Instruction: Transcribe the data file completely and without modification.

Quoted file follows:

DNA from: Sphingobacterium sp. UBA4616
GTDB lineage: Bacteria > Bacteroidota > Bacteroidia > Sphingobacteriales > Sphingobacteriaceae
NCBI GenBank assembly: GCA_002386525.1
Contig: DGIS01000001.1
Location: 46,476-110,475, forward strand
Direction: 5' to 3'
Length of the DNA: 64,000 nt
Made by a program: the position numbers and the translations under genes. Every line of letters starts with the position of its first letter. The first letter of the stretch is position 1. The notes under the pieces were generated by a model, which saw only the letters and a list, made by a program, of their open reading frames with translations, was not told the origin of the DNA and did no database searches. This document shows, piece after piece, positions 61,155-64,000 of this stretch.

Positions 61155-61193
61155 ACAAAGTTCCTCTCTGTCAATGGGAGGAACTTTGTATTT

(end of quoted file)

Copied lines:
DNA from: Sphingobacterium sp. UBA4616
GTDB lineage: Bacteria > Bacteroidota > Bacteroidia > Sphingobacteriales > Sphingobacteriaceae
NCBI GenBank assembly: GCA_002386525.1
Contig: DGIS01000001.1
Location: 46,476-110,475, forward strand
Direction: 5' to 3'
Length of the DNA: 64,000 nt
Made by a program: the position numbers and the translations under genes. Every line of letters starts with the position of its first letter. The first letter of the stretch is position 1. The notes under the pieces were generated by a model, which saw only the letters and a list, made by a program, of their open reading frames with translations, was not told the origin of the DNA and did no database searches. This document shows, piece after piece, positions 61,155-64,000 of this stretch.

Positions 61155-61193
61155 ACAAAGTTCCTCTCTGTCAATGGGAGGAACTTTGTATTT